a consistent unimpeded charge flux. Baytubes® C150 HP from
Bayer MaterialScience ensure a reliable charge flux over a long period
of time. The strength of this product is its exceptional purity, which
is essential for the manufacture of lithium-ion batteries.
A forthcoming application of Baytubes® is the
"md4-1000" remote-controlled flying camera from the microdrones
company. This product can be used, for example, during sporting events
such as skiing, when it can transmit pictures live from the air. The
use of carbon nanotubes means that the frame of the drone can be made
even lighter than that of the previous model, without affecting
stability. This greatly increases the maximum flight time of the camera.
Sol-gel coatings - hard, scratch-resistant and elastic An
innovative highlight in sol-gel coatings is Bayresit® VPLS
2331. Key features of this ethoxycarbosiloxane crosslinker include its
flexible ring structure and outstanding functionality. These ensure
that coatings exhibit two seemingly conflicting properties - a high
level of elasticity on the one hand and hardness and scratch resistance
on the other. Sol-gel systems formulated with the crosslinker only
shrink very slightly during thermal curing, making thicker coatings
possible and improving processability.
What’s more, compared to other sol-gel systems,
curing can be performed at moderate temperatures and within a short,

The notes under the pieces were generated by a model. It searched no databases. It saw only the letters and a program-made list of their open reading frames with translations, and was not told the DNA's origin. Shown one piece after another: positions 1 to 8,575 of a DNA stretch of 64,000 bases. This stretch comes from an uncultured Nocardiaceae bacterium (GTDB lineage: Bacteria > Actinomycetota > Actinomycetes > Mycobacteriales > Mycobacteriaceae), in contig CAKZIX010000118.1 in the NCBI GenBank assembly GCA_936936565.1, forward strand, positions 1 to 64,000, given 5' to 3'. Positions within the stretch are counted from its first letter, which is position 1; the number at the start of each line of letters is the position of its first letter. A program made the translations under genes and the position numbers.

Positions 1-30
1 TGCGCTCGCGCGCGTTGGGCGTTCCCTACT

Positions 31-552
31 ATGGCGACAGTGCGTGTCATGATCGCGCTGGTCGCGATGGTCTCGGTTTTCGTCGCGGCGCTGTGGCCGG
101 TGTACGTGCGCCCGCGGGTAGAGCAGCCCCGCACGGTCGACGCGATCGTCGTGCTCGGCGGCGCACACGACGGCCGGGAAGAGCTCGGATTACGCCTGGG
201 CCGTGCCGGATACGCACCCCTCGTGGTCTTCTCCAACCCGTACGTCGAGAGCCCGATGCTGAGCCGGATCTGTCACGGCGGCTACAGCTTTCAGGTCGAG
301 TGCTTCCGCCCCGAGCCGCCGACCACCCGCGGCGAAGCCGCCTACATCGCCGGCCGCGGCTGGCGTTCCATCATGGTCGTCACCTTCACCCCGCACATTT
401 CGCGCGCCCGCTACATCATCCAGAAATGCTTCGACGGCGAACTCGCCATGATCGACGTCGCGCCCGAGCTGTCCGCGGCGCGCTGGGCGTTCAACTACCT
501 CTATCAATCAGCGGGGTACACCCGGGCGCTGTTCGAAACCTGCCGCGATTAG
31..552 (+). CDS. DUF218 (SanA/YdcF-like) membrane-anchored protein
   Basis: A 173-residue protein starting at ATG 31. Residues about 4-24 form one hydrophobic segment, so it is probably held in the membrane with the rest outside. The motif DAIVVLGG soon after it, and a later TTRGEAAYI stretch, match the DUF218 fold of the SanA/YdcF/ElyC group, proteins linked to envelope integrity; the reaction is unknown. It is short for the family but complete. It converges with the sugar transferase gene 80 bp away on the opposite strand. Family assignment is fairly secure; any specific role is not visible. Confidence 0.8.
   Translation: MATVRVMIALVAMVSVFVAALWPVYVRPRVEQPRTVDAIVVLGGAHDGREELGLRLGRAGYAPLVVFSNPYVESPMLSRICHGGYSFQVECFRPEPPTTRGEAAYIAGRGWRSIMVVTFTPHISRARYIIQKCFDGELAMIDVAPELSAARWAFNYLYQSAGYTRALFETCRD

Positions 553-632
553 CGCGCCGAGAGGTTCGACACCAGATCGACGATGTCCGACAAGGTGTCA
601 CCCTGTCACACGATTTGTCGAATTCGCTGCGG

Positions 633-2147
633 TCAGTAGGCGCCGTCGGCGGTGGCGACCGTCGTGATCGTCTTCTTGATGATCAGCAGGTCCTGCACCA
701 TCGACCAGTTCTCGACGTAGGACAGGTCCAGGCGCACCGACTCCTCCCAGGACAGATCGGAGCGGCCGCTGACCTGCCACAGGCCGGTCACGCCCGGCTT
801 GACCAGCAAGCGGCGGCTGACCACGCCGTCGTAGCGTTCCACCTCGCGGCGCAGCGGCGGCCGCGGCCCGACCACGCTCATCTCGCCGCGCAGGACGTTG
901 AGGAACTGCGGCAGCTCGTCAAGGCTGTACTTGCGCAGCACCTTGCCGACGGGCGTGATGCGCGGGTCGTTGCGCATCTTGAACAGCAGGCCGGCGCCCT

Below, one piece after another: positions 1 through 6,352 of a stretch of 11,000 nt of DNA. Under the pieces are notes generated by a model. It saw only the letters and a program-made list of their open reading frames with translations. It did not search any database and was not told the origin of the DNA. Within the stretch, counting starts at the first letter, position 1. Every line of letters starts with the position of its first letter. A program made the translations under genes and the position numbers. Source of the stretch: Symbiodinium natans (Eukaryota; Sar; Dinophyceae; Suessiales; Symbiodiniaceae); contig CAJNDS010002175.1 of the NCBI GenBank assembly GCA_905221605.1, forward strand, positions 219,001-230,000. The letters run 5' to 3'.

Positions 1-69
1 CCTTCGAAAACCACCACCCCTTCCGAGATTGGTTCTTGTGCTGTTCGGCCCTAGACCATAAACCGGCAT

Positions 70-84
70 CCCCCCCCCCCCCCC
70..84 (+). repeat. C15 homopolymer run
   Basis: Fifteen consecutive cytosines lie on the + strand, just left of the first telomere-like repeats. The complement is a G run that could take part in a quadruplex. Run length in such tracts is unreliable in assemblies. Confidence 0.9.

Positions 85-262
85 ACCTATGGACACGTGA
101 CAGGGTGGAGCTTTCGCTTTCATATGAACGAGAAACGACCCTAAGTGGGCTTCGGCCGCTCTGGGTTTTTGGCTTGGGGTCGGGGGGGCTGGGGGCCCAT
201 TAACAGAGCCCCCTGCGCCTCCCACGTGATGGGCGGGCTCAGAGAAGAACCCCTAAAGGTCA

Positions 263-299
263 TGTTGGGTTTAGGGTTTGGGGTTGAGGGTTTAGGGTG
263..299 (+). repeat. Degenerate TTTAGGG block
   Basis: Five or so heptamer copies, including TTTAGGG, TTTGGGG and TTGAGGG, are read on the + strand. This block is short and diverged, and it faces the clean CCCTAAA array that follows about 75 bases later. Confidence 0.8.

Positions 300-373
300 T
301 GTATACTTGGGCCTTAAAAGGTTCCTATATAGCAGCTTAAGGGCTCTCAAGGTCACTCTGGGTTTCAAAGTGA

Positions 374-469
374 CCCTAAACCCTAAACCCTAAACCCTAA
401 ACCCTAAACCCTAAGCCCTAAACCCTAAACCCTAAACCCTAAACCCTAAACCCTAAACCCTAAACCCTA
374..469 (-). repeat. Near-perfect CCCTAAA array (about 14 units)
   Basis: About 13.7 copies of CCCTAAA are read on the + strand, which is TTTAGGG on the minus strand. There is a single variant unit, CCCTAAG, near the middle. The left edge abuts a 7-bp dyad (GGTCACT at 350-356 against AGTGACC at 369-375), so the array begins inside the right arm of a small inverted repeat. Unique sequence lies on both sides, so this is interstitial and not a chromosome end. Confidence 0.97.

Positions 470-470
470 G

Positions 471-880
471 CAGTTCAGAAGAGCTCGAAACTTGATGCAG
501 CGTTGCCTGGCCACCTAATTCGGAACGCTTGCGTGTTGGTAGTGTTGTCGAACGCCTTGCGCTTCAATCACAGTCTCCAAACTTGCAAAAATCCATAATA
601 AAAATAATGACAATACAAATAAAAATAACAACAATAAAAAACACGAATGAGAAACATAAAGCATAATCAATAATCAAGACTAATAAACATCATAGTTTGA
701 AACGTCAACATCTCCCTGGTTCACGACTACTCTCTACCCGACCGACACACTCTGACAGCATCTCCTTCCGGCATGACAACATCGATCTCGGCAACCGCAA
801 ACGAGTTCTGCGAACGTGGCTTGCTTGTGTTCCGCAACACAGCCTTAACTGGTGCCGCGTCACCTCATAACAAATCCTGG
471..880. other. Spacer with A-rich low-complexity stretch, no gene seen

cost-effective timeframe. The crosslinker is also ideal for coatings
that contain nanoparticles. It is particularly suitable for use in
easy-to-clean and anti-graffiti paints, corrosion protection and
Nano inks - printing flexible wiring diagrams cost-effectively
A further innovation is the customized range of BayInk nano-particle
silver inks designed for the new generation of ink-jet printers. These
inks make it possible to cost-effectively produce wiring diagrams -
whose conductive tracks are thinner than 20 micrometers - on an
industrial scale. BayInk achieves ten percent of the specific
conductivity of elemental silver with a relatively low percentage
proportion of the precious metal and adheres well to various
substrates. In addition, the printed conductive tracks are very
flexible and ductile. BayInk is particularly useful for "printed
electronics" applications such as sensors, actuators and RFID systems.
Product stewardship program for the safety of nanomaterials A
key topic at the Bayer stand will also be the comprehensive stewardship
program that Bayer MaterialScience has put in place to ensure the
safety and environmental friendliness of nanomaterials. "We have
acquired a good deal of knowledge and experience in the safe handling
of nanomaterials such as Baytubes®. This applies both to the
physical-chemical parameters of these materials and the analysis of
their toxicological and ecotoxicological properties," observes Dr.
Jacques Ragot, Product Stewardship Manager of Nanomaterials. Bayer is
also involved in numerous national projects and working groups to
examine the safety of nanomaterials. These include "NanoCare" and
"TRACER", both of which are financially supported by the
Bundesministerium für Bildung und Forschung (BMBF - German
Federal Ministry for Education and Research).